Love in this club

Politics club returns, launches new events.

By Tristan Johnston
[staff writer]

“You have to understand that everyone has a reason for believing what they believe and you have to respect that,” says Alex McGowan, president of the Politics Club of Kwantlen (PCK).

Although the club is generally non-partisan, they aim to help students who do want to take a stance. Their club meetings are generally spent planning events — and this semester in particular they’re hoping to organize a lot.

“We’re co-hosting with the university and the student association an all-candidates’ debate [for the municipal election], so that we can make it easier for young people to engage with the issues,” says McGowan. They also intend on hosting debates next year with candidates from the federal election.

They’re also planning a civic engagement campaign to raise awareness about the upcoming election. McGowan says they want people to, “realize what some of the issues are, and to encourage people to take a position on it, and to vote when the time comes.”

The club also plans on holding political discussions, hopefully bringing in figures like Elizabeth May and Nathan Cullen.

Originally founded in 2008, the PCK has taken off again after a temporary lapse in activity.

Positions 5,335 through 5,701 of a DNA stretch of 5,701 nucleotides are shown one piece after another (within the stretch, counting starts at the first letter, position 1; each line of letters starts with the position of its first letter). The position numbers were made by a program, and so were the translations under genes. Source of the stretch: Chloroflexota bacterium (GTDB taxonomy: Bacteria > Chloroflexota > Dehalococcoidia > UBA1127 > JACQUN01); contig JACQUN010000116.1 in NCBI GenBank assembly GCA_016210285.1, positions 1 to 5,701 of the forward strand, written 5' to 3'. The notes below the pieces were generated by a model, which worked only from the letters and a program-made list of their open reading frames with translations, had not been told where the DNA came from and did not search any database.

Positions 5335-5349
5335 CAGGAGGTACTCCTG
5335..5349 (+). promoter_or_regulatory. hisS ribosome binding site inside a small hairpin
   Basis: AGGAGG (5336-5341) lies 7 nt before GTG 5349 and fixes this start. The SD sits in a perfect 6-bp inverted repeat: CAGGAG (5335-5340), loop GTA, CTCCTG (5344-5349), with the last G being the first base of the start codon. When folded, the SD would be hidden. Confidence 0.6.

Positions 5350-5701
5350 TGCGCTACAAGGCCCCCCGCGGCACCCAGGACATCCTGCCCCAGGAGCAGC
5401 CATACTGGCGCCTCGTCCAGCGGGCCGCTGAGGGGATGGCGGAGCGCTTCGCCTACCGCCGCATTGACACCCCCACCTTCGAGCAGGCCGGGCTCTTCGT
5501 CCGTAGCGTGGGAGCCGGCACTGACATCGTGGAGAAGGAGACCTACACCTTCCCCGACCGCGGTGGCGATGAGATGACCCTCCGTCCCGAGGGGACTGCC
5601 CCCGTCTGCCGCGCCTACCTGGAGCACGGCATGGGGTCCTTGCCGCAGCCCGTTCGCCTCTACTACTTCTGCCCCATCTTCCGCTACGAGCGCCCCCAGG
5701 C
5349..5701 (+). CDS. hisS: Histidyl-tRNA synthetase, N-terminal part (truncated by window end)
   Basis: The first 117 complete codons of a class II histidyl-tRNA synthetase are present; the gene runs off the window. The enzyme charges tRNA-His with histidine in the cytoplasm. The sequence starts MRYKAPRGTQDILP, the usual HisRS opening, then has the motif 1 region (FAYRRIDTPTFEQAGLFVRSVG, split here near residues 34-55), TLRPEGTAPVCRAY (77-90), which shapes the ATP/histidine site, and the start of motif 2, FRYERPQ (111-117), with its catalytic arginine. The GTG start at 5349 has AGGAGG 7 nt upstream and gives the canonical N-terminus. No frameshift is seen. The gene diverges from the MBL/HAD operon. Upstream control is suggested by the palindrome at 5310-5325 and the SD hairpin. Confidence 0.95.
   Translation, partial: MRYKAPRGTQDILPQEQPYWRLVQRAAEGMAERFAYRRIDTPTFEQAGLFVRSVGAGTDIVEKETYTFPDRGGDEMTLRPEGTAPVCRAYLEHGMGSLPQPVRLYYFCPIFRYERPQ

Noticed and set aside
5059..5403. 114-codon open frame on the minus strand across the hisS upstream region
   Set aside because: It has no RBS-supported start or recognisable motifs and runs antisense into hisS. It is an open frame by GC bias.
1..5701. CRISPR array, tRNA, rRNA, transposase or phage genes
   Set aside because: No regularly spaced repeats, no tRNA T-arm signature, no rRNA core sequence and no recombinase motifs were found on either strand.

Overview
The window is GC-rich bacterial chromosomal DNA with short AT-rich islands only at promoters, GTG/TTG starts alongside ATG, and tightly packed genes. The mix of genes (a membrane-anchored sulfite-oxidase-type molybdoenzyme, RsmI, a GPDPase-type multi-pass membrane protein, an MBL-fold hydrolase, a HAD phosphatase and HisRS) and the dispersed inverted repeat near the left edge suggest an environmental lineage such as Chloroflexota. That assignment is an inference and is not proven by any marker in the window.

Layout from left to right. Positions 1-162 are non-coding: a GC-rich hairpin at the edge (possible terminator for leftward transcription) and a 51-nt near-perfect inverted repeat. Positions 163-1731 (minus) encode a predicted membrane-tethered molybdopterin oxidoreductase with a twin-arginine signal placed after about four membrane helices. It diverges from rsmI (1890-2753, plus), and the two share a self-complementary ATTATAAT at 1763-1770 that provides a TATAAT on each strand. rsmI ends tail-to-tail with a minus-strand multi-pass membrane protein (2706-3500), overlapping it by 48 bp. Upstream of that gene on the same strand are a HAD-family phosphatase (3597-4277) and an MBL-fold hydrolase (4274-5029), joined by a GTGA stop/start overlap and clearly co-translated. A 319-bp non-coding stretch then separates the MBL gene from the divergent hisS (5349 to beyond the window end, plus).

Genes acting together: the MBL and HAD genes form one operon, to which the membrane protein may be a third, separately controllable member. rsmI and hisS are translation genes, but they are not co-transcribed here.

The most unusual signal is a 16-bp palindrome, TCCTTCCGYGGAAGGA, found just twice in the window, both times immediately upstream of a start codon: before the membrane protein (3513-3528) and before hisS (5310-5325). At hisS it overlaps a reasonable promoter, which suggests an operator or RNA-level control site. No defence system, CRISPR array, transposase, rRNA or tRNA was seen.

According to McGowan, “The club was sort of . . . inactive for the last year or two. It wasn’t as active as it could have been, and this year we’re making a push to make it more active.”

“I’d say that it’s definitely growing. We’re attracting a lot of interest from first-years and young people.”

Club members are not solely political science students, but come from all faculties including biology, criminology and policy studies.

“It’s a good educational opportunity,” says McGowan. “It can be great to engage with peers on these issues. It’s a really great skill-building opportunity, [and it’s] good for getting better at public speaking.”

With young people being caught in the stereotype of not voting or taking an interest in politics, the PCK presents a useful opportunity to prove the stereotype wrong.

“There’s two issues: one, the general population doesn’t vote. Which includes young people,” says McGowan. “Young people are even lower, which is a huge problem. But I think an almost larger problem is general society apathy, [rather] than young people apathy in particular.”

“Generally, young people aren’t always happy to just vote. They often feel that there’s more they need to do, or that voting isn’t enough.”

Youth voting is just one of the topics discussed by members of the club.

“We’re the Politics Club of Kwantlen,” says McGowan, “which is pretty vague, but that’s how we like it. We have a pretty broad mission of promoting more political involvement for students, helping students get engaged with the issues, [and] if they feel strong on something, we want to help them on that.”

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